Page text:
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Nosological entities?
  1. G D PERKIN
  1. West London Neurosciences Centre
  2. Charing Cross Hospital
  3. Fulham Palace Road
  4. London W6 8RF, UK
  5. d.perkin{at}ic.ac.uk

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    Nosology. 1. A classification, arrangement, or catalogue of diseases; a collection or combination of disease. 2 (The branch of medicine that deals with) the systematic naming and classification of diseases.

    (Oxford English Dictionary)

    The question mark in the heading of this series is deliberate. The most confidently applied diagnoses used for neurological disease are perhaps those in which a reasonably stereotypical clinical presentation has a known pathological substrate, in turn the consequence of a specific biochemical or enzymatic dysfunction. McArdle's disease springs to mind as one such example, although even there some clinical variability is encountered in the expression of myophosphorylase deficiency.

    More uncertainty in diagnosis appears when the disease in question shows a much greater degree of variability in its clinical expression, and where the capacity to confirm the pathological substrate is limited. The differences between primary progressive multiple sclerosis and remitting-relapsing multiple sclerosis are profound, embracing clinical expression, imaging characteristics, and pathological features. Despite that, the entities remain under the same diagnostic umbrella.

    The greatest uncertainty arises when diseases have been described, often eponymously, on the basis of a few cases, and with restricted access to imaging or to pathological characterisation. Inevitably re-examination of these conditions—for example, Schilder's disease—indicates that the case material is not homogenous and that the use of such titles, implying a uniform pathological mechanism, is best abandoned.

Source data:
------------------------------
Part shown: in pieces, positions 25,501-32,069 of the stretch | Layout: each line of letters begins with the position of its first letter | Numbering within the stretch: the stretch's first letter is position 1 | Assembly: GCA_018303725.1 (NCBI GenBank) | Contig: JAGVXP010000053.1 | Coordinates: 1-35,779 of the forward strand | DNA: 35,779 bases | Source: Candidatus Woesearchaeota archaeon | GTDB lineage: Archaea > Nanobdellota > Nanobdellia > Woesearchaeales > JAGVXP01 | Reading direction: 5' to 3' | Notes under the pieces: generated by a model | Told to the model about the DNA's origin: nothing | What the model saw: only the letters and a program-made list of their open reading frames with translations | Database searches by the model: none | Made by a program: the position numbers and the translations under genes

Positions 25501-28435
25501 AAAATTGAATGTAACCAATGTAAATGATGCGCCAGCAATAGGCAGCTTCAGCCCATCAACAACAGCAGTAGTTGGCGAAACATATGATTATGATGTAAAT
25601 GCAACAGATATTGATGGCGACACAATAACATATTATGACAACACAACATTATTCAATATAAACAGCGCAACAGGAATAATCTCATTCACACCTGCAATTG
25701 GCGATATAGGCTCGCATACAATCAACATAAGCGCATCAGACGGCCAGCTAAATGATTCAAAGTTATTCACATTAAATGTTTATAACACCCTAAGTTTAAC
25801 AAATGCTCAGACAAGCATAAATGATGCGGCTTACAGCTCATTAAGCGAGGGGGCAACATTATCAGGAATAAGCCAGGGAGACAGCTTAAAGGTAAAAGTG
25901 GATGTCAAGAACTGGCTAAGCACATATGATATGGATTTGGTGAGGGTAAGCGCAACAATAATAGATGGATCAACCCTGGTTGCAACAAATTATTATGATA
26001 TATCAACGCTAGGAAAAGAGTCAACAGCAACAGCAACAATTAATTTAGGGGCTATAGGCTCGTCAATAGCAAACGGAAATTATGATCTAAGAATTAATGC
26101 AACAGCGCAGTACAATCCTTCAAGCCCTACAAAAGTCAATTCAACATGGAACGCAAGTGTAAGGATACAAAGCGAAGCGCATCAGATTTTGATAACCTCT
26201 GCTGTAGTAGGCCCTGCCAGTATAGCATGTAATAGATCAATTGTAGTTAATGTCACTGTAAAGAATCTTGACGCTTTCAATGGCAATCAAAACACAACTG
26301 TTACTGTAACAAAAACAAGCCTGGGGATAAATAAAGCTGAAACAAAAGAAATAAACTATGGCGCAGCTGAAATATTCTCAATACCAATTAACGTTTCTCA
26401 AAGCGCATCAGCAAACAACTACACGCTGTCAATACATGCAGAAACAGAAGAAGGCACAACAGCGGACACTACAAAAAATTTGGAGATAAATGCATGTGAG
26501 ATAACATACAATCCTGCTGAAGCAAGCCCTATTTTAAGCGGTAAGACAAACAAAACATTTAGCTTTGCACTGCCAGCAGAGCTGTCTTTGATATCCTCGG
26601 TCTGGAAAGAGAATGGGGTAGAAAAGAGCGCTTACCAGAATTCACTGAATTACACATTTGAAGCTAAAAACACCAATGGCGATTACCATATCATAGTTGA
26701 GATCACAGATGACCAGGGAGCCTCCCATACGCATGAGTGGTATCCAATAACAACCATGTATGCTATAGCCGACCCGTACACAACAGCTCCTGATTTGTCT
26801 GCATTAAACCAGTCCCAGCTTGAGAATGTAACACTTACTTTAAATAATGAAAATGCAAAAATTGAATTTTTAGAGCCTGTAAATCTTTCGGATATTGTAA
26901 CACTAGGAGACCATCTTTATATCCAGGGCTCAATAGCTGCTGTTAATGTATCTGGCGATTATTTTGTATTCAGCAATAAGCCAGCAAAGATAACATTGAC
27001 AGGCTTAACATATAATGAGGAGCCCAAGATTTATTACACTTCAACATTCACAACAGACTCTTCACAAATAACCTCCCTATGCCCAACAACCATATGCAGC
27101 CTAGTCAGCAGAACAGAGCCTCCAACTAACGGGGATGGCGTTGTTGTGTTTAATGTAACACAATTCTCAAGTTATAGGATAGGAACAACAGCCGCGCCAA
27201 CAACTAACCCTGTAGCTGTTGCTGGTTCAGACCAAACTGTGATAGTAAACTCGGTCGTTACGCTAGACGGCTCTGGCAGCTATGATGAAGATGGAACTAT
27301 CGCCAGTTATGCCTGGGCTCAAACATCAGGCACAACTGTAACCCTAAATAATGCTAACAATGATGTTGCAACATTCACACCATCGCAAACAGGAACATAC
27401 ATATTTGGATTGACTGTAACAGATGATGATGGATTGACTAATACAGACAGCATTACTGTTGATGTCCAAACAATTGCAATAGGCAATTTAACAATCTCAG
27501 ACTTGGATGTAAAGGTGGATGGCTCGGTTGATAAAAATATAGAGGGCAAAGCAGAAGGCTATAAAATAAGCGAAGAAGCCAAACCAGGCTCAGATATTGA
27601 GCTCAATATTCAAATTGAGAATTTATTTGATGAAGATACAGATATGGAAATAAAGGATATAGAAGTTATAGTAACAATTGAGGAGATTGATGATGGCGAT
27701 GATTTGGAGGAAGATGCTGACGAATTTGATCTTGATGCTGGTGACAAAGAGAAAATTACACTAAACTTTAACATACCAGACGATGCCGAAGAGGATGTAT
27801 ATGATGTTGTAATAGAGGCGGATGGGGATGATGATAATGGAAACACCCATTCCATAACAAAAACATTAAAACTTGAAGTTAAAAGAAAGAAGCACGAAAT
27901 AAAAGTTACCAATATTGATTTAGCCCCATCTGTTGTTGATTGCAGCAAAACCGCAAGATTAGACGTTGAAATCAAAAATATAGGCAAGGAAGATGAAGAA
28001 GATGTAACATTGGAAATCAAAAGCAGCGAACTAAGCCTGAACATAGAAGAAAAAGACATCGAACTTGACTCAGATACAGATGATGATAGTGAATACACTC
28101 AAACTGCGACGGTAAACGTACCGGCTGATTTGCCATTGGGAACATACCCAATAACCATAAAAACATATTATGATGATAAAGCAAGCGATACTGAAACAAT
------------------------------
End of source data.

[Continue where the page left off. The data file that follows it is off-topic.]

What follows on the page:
The 13 articles in this series, look at various clinical entities, or diagnoses, the specificity of which remains open to question. In some instances, the whole concept of the entity is perhaps in doubt—for example, the whiplash syndrome. In others, a clinical syndrome—for example, the Tolosa-Hunt syndrome—may in reality represent the end state of heterogenous pathological states.

    The authors of this series have been asked to analyse the concept of the individual syndromes, determining whether they remain of value in neurological practice—indeed, whether the question mark can be sensibly removed, cautiously retained, or the diagnosis, as an entity, abandoned altogether.

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